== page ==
A systematic review of the effectiveness of advanced practice nurses in long‐term care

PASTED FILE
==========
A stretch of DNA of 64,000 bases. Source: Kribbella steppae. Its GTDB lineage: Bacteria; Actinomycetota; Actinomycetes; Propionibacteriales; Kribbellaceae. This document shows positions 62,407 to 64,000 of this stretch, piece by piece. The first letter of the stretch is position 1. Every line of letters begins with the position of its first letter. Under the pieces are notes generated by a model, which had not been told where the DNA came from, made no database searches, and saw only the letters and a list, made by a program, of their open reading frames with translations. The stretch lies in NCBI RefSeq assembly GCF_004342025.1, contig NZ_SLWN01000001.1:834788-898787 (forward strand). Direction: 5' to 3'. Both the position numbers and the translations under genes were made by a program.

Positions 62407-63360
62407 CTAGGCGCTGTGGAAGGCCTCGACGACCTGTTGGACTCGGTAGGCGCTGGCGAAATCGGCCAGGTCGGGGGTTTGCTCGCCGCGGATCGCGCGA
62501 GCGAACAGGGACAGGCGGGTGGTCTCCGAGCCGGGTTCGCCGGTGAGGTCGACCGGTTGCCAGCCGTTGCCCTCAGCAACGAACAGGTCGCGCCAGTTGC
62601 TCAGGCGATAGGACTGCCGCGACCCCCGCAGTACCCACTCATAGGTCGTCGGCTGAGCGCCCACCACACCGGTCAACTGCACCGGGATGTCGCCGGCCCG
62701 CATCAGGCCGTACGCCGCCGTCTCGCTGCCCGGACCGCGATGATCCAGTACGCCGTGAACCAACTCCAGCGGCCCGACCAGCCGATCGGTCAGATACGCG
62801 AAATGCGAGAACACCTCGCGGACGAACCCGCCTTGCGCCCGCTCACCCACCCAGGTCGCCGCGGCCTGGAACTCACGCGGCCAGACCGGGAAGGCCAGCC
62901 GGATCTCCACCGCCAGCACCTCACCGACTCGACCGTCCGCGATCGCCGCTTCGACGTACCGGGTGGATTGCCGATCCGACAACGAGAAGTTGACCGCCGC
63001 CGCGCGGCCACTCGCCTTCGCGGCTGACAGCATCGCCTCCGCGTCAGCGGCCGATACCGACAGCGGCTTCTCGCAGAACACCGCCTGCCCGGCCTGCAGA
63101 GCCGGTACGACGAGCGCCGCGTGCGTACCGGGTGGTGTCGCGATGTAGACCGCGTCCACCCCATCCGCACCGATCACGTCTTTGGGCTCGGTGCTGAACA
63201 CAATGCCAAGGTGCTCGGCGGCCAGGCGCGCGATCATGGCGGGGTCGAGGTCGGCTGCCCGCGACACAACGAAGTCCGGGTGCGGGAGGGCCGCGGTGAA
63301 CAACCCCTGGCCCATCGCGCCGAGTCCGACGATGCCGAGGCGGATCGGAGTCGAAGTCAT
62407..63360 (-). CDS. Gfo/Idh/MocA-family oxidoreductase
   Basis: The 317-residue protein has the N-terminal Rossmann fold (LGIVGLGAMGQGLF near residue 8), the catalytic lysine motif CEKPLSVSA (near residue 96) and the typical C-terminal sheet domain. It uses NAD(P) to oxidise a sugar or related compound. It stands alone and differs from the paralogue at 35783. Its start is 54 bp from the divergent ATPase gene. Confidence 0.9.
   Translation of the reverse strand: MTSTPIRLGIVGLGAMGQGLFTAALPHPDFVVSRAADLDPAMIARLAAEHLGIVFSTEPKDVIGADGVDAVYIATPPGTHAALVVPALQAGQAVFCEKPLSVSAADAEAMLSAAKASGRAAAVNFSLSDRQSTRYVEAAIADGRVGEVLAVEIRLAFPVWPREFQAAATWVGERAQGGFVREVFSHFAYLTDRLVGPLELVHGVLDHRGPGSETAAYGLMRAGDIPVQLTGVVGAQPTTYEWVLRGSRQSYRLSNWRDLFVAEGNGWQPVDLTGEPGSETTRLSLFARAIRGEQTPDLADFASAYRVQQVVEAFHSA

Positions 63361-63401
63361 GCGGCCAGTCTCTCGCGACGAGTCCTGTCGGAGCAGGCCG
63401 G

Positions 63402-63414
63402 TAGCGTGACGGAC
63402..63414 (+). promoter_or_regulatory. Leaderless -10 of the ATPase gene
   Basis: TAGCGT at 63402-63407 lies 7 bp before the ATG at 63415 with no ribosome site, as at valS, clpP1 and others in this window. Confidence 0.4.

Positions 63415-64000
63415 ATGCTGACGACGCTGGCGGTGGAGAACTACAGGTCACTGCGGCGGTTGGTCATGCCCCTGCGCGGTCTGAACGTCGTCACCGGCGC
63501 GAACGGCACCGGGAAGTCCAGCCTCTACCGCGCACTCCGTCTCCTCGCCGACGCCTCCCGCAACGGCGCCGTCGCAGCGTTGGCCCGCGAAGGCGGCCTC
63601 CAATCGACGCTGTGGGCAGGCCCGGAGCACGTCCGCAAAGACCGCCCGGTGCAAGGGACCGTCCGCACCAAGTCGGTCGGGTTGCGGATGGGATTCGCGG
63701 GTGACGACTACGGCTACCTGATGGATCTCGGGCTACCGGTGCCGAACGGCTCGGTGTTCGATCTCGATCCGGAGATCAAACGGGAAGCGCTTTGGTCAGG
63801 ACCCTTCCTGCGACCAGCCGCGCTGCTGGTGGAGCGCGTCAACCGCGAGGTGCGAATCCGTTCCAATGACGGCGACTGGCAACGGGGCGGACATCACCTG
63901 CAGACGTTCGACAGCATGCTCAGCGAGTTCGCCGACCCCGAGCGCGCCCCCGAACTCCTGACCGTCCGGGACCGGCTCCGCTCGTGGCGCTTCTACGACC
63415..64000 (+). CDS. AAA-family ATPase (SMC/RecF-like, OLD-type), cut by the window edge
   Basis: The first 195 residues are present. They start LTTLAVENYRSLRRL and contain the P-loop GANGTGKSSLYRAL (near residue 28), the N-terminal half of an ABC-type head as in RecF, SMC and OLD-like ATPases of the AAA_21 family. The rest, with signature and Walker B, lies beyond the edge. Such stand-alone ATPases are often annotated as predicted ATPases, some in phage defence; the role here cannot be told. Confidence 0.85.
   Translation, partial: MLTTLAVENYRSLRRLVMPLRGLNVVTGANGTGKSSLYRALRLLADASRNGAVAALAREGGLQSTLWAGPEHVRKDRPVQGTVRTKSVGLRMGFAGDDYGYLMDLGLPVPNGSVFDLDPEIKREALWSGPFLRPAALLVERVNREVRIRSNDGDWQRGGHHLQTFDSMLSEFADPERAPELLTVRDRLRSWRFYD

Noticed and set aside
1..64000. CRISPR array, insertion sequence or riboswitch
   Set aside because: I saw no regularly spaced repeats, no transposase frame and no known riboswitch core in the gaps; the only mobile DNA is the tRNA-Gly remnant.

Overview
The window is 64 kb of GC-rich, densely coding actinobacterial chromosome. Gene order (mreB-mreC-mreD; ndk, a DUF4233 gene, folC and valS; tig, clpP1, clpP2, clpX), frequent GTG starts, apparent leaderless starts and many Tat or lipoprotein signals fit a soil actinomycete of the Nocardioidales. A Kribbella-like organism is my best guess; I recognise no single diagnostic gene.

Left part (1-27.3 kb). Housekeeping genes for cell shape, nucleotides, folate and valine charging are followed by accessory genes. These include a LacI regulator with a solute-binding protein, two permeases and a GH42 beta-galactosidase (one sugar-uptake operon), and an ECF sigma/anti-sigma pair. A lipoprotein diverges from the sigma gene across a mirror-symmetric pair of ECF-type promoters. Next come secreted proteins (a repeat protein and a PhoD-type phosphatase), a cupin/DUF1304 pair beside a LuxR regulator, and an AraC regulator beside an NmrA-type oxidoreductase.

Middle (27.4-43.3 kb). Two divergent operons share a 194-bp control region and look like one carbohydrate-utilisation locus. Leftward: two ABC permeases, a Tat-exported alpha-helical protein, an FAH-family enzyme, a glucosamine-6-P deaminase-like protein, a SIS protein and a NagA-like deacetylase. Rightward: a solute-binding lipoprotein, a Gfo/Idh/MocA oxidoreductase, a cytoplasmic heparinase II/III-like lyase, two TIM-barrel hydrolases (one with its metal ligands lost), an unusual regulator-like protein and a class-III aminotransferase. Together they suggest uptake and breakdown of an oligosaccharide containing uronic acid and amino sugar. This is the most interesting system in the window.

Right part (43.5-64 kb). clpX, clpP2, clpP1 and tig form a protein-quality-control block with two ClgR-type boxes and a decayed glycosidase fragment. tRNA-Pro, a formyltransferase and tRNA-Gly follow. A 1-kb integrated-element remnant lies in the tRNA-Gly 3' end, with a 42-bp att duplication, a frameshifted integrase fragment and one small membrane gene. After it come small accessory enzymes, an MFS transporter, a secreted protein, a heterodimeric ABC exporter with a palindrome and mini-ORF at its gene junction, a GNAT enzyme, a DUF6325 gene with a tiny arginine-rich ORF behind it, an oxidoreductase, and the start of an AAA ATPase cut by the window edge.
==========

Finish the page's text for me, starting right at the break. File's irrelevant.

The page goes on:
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AIM: To report quantitative evidence of the effectiveness of advanced practice nursing roles, clinical nurse specialists and nurse practitioners, in meeting the healthcare needs of older adults living in long-term care residential settings. BACKGROUND: Although studies have examined the effectiveness of advanced practice nurses in this setting, a systematic review of this evidence has not been conducted. DESIGN: Quantitative systematic review. DATA SOURCES: Twelve electronic databases were searched (1966-2010); leaders in the field were contacted; and personal files, reference lists, pertinent journals, and websites were searched for prospective studies with a comparison group. REVIEW METHODS: Studies that met inclusion criteria were reviewed for quality, using a modified version of the Cochrane Effective Practice and Organisation of Care Review Group risk of bias assessment criteria. RESULTS: Four prospective studies conducted in the USA and reported in 15 papers were included. Long-term care settings with advanced practice nurses had lower rates of depression, urinary incontinence, pressure ulcers, restraint use, and aggressive behaviours; more residents who experienced improvements in meeting personal goals; and family members who expressed more satisfaction with medical services. CONCLUSION: Advanced practice nurses are associated with improvements in several measures of health status and behaviours of older adults in long-term care settings and in family satisfaction. Further exploration is needed to determine the effect of advanced practice nurses on health services use; resident satisfaction with care and quality of life; and the skills, quality of care, and job satisfaction of healthcare staff.
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